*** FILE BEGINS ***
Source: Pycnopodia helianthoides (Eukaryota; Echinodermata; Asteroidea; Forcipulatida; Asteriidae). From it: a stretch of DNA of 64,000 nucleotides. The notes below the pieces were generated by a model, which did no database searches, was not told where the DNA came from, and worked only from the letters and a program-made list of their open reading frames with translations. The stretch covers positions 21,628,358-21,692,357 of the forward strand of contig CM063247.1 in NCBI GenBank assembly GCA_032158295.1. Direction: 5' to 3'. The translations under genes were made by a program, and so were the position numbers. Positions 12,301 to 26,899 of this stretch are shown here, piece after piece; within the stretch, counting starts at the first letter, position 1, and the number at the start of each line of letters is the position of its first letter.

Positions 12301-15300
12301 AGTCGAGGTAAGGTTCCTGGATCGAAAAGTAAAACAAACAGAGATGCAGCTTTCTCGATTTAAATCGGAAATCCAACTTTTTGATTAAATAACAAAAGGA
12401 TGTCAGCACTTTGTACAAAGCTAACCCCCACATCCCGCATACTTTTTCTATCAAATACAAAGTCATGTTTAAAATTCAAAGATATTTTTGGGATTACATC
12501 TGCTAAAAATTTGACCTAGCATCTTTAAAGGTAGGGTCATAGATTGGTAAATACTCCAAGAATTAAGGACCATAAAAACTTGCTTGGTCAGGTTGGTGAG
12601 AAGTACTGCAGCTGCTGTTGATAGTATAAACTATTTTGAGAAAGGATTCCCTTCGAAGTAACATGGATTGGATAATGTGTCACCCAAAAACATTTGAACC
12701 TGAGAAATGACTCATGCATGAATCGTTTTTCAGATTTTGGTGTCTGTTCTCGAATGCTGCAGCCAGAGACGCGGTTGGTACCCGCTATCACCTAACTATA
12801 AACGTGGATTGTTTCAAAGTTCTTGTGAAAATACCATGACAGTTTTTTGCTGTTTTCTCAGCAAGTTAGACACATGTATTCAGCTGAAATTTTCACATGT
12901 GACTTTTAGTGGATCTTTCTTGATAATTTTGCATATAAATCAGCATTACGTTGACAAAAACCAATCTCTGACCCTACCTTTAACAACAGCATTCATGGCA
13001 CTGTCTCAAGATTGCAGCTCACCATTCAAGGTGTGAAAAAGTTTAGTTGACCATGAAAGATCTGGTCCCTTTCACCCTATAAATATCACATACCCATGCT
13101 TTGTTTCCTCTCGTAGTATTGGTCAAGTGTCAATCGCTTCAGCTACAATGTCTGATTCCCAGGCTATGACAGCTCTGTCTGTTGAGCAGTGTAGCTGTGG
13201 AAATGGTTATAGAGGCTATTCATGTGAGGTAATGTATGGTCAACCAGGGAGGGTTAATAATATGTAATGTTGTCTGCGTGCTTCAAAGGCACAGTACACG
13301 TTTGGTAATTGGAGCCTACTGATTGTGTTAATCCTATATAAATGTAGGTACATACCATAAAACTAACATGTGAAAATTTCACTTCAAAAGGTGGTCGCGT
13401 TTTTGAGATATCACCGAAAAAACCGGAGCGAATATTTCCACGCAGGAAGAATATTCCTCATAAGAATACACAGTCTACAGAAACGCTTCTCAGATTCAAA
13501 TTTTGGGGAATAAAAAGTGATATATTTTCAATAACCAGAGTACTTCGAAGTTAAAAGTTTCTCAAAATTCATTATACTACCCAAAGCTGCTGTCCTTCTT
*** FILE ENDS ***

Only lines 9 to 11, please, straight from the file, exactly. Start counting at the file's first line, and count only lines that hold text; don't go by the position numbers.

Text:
12901 GACTTTTAGTGGATCTTTCTTGATAATTTTGCATATAAATCAGCATTACGTTGACAAAAACCAATCTCTGACCCTACCTTTAACAACAGCATTCATGGCA
13001 CTGTCTCAAGATTGCAGCTCACCATTCAAGGTGTGAAAAAGTTTAGTTGACCATGAAAGATCTGGTCCCTTTCACCCTATAAATATCACATACCCATGCT
13101 TTGTTTCCTCTCGTAGTATTGGTCAAGTGTCAATCGCTTCAGCTACAATGTCTGATTCCCAGGCTATGACAGCTCTGTCTGTTGAGCAGTGTAGCTGTGG